Email Last Updated Feb 23, In its survey of experts released a few days ago, 76 percent agreed with this statement, "Bypeople's use of the internet has enhanced human intelligence; as people are allowed unprecedented access to more information they become smarter and make better choices.
I would highly recommend that everyone who uses the internet or is involved in the life of young people read this book which is probably is almost everyone. Even if you do not agree with all that Bauerlein says, I believe that he asks the right type of questions about our use of screen media. Bauerlein responds in his book to all the things that you have heard about the internet.
Many people believe that it is creating a more intelligent youth culture and causing them to develop skills and abilities which they have never had before. The problem is that research does not bear this out, Bauerlein contends.
In fact, the opposite is the case. Academic ability has decreased since the widespread use of digital media has become common among adolescents. While the internet opens the world to young people, most of them use it simply to talk with their friends and share the photos, videos, and music of youth culture.
For many [adolescents], good standing with classmates is the only way to secure a safe identity, and so they spend hours on the channels of adolescent fare searching out the latest in clothes, slang, music, sports, celebrities, school gossip, and one another.
Technology has made it fabulously easier.
Their technological savvy may give them an appearance of being knowledgeable, but that image quickly dissolves under questioning: The reason is that we are not naturally inclined to seek out culture and stretch our minds.
With the read-write-film-view-browse-message-buy-sell Web, adolescent users govern their own expose, and the didactic and artistic content of smarter sites flies by unseen and unheard. He describes how he had only four television options in the afternoon.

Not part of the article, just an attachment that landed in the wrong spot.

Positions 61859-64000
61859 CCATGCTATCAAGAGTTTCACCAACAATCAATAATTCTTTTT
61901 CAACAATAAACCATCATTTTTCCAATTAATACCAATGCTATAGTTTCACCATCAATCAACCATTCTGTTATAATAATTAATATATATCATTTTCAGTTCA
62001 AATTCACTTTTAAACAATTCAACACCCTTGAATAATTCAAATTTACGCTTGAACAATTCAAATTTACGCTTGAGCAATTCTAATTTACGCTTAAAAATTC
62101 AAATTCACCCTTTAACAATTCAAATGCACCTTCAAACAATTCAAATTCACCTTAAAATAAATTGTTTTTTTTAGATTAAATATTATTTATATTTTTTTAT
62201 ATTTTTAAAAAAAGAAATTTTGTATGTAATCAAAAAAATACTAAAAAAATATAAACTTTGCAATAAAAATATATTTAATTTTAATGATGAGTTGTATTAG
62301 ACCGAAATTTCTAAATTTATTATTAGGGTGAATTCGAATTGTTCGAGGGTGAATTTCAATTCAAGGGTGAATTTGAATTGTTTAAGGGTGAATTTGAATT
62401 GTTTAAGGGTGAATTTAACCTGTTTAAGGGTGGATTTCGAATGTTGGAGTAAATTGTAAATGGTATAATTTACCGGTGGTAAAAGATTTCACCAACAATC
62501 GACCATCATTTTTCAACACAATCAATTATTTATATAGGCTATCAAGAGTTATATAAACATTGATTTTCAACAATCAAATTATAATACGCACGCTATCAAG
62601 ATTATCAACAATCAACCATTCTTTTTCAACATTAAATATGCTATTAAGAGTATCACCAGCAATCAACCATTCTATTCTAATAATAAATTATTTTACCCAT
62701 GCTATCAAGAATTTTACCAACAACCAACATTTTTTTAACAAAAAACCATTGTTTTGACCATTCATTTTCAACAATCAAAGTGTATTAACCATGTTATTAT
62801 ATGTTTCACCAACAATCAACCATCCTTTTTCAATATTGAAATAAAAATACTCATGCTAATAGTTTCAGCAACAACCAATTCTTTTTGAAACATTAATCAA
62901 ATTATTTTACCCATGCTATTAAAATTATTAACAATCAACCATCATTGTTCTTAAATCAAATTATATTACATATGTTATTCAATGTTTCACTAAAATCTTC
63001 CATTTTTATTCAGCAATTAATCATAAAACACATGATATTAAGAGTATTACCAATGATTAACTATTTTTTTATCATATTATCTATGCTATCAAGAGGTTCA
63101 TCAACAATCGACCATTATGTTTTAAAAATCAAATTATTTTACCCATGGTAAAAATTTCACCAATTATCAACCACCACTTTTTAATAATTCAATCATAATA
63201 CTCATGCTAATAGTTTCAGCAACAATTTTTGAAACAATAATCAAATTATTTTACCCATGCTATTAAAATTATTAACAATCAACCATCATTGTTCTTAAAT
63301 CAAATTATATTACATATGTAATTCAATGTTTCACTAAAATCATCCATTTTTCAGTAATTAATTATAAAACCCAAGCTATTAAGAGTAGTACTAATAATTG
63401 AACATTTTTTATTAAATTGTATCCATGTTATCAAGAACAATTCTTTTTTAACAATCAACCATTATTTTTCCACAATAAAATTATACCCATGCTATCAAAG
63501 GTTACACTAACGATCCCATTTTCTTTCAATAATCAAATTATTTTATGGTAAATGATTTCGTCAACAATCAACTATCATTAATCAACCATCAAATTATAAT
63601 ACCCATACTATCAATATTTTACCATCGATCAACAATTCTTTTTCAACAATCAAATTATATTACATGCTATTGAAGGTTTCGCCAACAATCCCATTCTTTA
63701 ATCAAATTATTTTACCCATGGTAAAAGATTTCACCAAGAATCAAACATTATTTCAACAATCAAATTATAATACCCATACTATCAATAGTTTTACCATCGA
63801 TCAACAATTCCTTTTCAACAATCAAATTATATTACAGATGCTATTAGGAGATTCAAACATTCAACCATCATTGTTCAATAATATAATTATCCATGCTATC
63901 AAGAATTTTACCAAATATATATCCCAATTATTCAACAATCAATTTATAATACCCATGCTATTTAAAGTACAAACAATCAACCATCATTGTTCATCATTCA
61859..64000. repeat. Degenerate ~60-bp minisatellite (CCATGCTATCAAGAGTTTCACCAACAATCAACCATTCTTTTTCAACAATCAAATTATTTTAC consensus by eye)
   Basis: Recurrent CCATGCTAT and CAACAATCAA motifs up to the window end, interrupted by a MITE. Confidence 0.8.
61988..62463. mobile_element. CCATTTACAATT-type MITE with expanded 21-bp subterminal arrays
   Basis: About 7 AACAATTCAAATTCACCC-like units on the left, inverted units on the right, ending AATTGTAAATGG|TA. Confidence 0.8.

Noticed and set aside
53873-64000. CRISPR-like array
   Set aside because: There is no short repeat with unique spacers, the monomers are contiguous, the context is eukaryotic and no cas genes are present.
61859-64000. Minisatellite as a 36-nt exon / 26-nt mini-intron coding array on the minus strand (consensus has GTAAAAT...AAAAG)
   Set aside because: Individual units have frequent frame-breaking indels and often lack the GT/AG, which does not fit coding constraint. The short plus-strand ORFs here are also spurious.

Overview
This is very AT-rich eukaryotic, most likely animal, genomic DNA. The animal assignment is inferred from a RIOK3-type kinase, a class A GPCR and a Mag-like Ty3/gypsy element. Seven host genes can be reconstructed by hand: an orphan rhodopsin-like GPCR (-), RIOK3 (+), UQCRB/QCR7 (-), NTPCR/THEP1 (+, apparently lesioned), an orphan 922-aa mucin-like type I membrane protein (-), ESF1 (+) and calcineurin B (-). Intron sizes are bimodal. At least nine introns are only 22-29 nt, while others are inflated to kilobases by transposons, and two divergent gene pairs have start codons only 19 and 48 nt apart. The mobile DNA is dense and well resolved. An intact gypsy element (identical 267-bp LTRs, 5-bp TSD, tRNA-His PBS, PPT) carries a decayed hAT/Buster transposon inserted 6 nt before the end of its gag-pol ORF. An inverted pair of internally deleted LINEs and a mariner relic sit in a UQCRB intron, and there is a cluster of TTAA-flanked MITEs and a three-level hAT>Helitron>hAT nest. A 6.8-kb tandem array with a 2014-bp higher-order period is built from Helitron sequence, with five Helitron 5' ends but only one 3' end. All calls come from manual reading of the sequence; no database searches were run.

These are movies that he probably would not have chosen to watch, if he had had other options. So he watched these films and still remembers that Christmas vacation as an enriching time.
We are in a situation in which such experiences rarely occur. Adolescents completely govern what media they will observe, and the choices are generally not educational. The medium itself also does not seem to lend itself to careful reading and learning.
Bauerlein summarizes their research: Fifteen years of tests, analyses, reports, and consultations have crystallized into an unexpected but persuasive model of Web users and Web page usability. That is the default. Some may read carefully on the Web, if they have learned to be readers elsewhere, but the screen itself does not drive us toward greater literacy.
These studies were done by a group that was simply seeking to design better web sites to make more money. They had no educational axe to grind. Rarely are adolescents confronted with their need to explore the literature and heritage of the past. Add all these elements together, and we have a recipe for ignorance and non-development of intelligence.
That is what Bauerlein argues. I would encourage you to read his arguments and think about how you and your children use the internet. You also may want to think about how to integrate some of these points into youth education. The internet is here to stay, and it is best if we can use this powerful medium as self-consciously as possible.
This article originally appeared on his web site and is used with permission.Yet when you read on the Internet, “What we do transfer is a jumble of drops from different faucets, not a continuous, coherent stream from one source,” he writes.
Since the advent of the Internet, people have been concerned with how it affects our health, our brain function, and our intelligence.
In June of , The Wall Street Journal published two articles entitled “Does the Internet Make You Smarter?” and “Does the Internet Make You Dumber?”The former was published on June 4, and the latter a day later.
Does the Internet Make You Smarter? Amid the silly videos and spam are the roots of a new reading and writing culture, says Clay Shirky. Digital media have made creating and disseminating text, sound, and images cheap, easy and global. If you make an _____ that something is true or will happen, you accept that it is true or will happen, often without any real proof.
Does the Internet make you Dumber or Smarter. 57 terms. Northstar 5 R & W Units 1 & 2. 20 terms. Eng words unit 3. 25 terms. Huckleberry . Does the Internet Make You Smarter or Dumber? Posted on June 11, This was the title of an article in last Saturday’s Wall Street Journal.
Two experts answered the question. The Roman philosopher Seneca may have put it best 2, years ago: "To be everywhere is to be nowhere." Today, the Internet grants us easy access to unprecedented amounts of information.